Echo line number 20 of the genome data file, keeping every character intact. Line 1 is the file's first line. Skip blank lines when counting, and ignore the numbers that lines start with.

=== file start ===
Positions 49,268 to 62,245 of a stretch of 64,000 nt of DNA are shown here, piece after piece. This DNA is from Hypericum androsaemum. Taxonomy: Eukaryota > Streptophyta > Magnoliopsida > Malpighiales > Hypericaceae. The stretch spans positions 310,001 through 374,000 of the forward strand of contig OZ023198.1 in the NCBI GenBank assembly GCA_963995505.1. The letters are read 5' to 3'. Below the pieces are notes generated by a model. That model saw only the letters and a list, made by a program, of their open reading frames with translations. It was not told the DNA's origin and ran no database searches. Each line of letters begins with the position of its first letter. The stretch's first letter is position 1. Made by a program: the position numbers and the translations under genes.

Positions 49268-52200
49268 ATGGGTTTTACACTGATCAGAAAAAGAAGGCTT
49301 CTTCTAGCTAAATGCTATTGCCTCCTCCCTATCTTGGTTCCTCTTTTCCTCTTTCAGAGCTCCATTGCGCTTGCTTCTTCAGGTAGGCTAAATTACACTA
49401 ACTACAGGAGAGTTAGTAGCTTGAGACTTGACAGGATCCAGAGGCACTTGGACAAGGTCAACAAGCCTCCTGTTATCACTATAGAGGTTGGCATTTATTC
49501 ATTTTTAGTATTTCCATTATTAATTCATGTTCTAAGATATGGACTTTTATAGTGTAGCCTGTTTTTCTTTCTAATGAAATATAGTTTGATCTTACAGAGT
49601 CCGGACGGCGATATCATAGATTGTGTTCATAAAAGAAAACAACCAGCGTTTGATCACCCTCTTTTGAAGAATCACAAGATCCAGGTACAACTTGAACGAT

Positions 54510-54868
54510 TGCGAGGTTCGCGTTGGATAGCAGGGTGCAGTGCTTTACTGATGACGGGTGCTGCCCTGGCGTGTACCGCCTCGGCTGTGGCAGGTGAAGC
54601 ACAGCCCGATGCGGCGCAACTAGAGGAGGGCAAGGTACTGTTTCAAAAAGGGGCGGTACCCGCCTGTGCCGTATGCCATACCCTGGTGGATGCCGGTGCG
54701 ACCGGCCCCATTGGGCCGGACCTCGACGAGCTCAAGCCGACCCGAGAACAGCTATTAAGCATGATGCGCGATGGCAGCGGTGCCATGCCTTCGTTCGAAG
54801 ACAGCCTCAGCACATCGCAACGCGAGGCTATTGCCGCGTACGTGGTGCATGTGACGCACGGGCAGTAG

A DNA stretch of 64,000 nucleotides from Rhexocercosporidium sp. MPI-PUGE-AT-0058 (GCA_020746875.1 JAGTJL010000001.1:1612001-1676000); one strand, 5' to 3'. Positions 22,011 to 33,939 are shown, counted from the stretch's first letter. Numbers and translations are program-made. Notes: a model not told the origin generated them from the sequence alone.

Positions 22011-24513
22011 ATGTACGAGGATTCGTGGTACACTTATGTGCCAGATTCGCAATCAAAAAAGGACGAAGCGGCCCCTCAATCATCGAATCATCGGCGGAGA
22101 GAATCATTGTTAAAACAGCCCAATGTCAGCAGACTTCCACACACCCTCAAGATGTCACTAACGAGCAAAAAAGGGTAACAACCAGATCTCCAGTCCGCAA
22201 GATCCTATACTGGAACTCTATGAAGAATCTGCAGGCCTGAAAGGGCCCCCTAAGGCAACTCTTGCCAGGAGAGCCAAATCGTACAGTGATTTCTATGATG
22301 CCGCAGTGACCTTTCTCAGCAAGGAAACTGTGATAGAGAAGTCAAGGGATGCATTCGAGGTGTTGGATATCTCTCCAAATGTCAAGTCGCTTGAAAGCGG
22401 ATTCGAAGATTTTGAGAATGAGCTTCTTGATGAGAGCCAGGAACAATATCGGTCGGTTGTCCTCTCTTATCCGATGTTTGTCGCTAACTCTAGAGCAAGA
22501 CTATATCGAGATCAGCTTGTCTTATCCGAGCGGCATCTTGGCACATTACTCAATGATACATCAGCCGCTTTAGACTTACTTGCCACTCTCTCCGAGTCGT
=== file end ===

22501 CTATATCGAGATCAGCTTGTCTTATCCGAGCGGCATCTTGGCACATTACTCAATGATACATCAGCCGCTTTAGACTTACTTGCCACTCTCTCCGAGTCGT